Bonnie Shell's Life Stories

What led to the decision to start your own fabric shop?

I always had trouble getting clothes that fit properly. I was tall and thin and my clothes were too baggy and too short. My mom sewed most of our clothes when we were growing up. My mom was very talented in sewing and pattern design. She mostly made our clothes for economic reasons. My Aunt Sophie had an office job and always bought nice clothes. When she got tired of wearing them, she would give them to my mom. Mom would take them apart and make something new for me and my sister. When I was a teenager I wanted to learn to sew, but my mom wanted me to learn by watching rather than doing. I didn't have the patience for that..

When I was seventeen there was an ad in the newspaper that this famous seamstress was offering sewing lessons at the Fair Store in downtown Chicago.

The classes were once a week and I was able to get there on the el-train from where I worked. She taught that the more difficult the project, the more you learn. So my very first sewing project was a fully lined wool suit with bound buttonholes. I got to really like sewing and from that time on, I made all my own clothes. My dad made some sewing tables for us and I bought my own sewing machine.

I liked the fact that no one ever had the same dress that I had. Two girls that I worked with also sewed, so as an experiment, we all made the same dress with different fabrics and wore them to work on the same day. No one noticed, and we were all complimented on our dresses that day. We all had a good laugh.

As time went on several people suggested that the fact I liked to sew, maybe I should buy my own fabric shop. I mulled it over for a while and then decided to do something about it. My dad was very supportive of my decision. He went "shop hunting" with me and gave me advice on locations and financing. I finally found a shop that was for sale in a little town south of Chicago called Wheaton, Illinois.

I really liked working for myself. It certainly was not a 9 to 5 job. I was open from 9 to 5 on Tuesdays, Wednesdays, Fridays, and Saturdays. Mondays and Thursdays I was open until 9 pm. After hours there was the accounting to do and cleaning. In the beginning, I could not afford to hire help. Eventually, I hired my cousin Debbie to help on Saturdays, and when she got older her sister Susie helped out.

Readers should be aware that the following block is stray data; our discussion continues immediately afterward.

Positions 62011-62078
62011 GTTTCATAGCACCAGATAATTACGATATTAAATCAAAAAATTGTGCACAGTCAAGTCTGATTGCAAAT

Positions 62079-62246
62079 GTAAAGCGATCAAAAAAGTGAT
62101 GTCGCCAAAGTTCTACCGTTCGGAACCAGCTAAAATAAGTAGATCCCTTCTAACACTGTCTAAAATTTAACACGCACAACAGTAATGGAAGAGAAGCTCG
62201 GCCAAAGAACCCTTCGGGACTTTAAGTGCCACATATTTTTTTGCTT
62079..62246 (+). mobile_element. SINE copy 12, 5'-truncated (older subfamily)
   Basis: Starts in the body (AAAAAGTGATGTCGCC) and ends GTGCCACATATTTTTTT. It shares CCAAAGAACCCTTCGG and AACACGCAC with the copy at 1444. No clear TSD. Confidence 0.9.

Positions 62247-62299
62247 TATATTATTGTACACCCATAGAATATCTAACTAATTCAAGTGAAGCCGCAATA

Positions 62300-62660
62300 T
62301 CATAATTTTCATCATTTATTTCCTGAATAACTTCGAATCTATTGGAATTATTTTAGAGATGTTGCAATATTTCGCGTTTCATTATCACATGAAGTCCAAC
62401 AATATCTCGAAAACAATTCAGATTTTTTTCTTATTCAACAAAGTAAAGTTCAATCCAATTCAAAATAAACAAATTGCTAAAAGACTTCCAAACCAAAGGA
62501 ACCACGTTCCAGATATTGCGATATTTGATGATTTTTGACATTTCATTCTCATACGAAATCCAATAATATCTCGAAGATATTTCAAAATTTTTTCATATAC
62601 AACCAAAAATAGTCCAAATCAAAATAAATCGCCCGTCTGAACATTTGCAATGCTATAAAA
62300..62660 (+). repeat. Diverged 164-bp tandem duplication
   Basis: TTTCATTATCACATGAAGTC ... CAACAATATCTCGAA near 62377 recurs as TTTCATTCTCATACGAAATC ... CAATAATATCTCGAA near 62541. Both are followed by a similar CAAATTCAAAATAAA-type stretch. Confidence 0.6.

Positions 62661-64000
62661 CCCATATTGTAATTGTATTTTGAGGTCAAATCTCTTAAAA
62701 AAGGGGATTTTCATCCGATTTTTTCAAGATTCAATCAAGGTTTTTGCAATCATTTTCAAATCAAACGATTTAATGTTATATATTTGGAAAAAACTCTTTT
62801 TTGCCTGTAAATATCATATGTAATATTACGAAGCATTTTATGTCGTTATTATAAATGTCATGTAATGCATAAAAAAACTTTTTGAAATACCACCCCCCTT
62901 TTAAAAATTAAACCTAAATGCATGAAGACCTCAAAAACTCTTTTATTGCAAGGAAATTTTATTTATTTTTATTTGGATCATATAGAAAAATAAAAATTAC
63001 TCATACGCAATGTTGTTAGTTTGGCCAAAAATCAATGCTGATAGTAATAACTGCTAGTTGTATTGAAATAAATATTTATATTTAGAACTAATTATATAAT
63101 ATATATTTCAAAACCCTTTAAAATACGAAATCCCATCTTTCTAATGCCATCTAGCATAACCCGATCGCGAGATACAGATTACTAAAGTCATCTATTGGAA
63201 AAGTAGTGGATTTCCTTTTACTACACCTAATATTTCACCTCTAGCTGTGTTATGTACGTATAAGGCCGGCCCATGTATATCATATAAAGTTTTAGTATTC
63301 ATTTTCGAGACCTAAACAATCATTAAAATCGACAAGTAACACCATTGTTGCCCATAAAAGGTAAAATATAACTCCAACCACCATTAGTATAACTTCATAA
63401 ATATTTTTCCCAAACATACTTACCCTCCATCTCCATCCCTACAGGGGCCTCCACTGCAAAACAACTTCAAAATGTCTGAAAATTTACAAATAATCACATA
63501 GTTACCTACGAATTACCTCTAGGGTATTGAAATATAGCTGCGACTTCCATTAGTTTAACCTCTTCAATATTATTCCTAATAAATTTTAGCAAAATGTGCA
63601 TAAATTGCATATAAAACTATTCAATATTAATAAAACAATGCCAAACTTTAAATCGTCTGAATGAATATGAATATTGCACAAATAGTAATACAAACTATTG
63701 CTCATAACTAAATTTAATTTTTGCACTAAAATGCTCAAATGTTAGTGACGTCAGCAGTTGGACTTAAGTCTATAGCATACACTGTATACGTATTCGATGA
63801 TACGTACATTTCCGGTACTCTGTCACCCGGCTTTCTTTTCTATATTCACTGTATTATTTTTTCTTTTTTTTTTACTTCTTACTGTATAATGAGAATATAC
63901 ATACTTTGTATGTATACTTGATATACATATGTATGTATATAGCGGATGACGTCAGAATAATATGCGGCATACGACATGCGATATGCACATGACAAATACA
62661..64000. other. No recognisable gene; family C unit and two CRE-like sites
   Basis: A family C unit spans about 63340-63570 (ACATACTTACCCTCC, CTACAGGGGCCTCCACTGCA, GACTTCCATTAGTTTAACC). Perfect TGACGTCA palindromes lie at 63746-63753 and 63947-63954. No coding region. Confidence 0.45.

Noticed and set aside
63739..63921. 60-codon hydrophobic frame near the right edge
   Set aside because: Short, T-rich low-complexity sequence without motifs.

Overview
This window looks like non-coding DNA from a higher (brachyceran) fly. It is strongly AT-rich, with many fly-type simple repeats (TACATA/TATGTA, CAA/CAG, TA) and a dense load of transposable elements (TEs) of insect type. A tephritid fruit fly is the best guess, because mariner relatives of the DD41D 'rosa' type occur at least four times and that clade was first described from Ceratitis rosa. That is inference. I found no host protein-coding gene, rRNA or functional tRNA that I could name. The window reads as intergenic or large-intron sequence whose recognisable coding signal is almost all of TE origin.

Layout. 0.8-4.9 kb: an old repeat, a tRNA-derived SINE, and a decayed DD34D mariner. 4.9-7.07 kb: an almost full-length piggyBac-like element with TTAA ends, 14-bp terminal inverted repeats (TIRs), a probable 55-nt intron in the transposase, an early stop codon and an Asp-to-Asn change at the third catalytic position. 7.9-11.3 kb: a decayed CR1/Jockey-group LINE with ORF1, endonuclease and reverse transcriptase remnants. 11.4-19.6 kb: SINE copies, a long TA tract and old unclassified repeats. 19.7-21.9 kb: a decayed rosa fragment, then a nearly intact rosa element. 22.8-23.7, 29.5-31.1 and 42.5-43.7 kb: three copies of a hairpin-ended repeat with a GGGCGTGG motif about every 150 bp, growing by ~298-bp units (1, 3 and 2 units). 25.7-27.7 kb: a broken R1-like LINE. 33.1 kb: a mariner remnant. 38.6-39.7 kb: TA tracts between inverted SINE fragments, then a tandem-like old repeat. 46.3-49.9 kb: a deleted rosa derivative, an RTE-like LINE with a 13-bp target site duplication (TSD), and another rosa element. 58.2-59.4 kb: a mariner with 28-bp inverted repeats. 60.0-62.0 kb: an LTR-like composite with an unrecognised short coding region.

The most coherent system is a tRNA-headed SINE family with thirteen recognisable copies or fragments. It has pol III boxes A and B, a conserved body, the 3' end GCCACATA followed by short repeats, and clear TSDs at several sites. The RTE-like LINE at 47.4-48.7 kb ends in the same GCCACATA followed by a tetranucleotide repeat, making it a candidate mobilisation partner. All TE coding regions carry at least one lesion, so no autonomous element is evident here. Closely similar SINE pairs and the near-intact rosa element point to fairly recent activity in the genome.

About a year later I hired a woman named Ingrid who gave sewing lessons one evening a week and worked on Tuesdays, so I could have a day off. Then I hired Becky, who worked after school and on Saturdays.

I loved working with the many customers I had. I knew a lot about sewing, so I was able to help them with any questions or problems they had. Most of my customers were very nice, but I had a few "weirdos". I had one lady who was very paranoid. One day when she was in, one of my salesmen came in and brought his son and another little boy with him. The boys were about eight years old, and they had just purchased a little turtle. They went to the back of the store and played with the turtle, and a lot of laughing was going on. The lady left some of the fabrics she planned on buying and left the store. The next day she came back and told me she was never going to shop here again because my customers were laughing and making fun of her. When I realized what she was talking about, I explained what the little boys were laughing about. She eventually came back.

Another woman came in quite often but never bought anything. One evening when it was almost closing time, this lady came in and made herself comfortable at the pattern table. She looked at a lot of patterns and then proceeded to look at and handle a lot of fabrics. By this time, it was getting close to 10 pm. I asked her if I could help her in some way. Her response was, "I wish I knew how to sew. There are so many lovely things here."

About three years later, I met John, and when we decided to get married, I sold the shop so I could devote more time to my marriage.

I continued to sew, and after we had children, I was able to be a stay-at-home mom by sewing for people from my home.

Now I sew clothes and doll clothes for my little granddaughter Piper.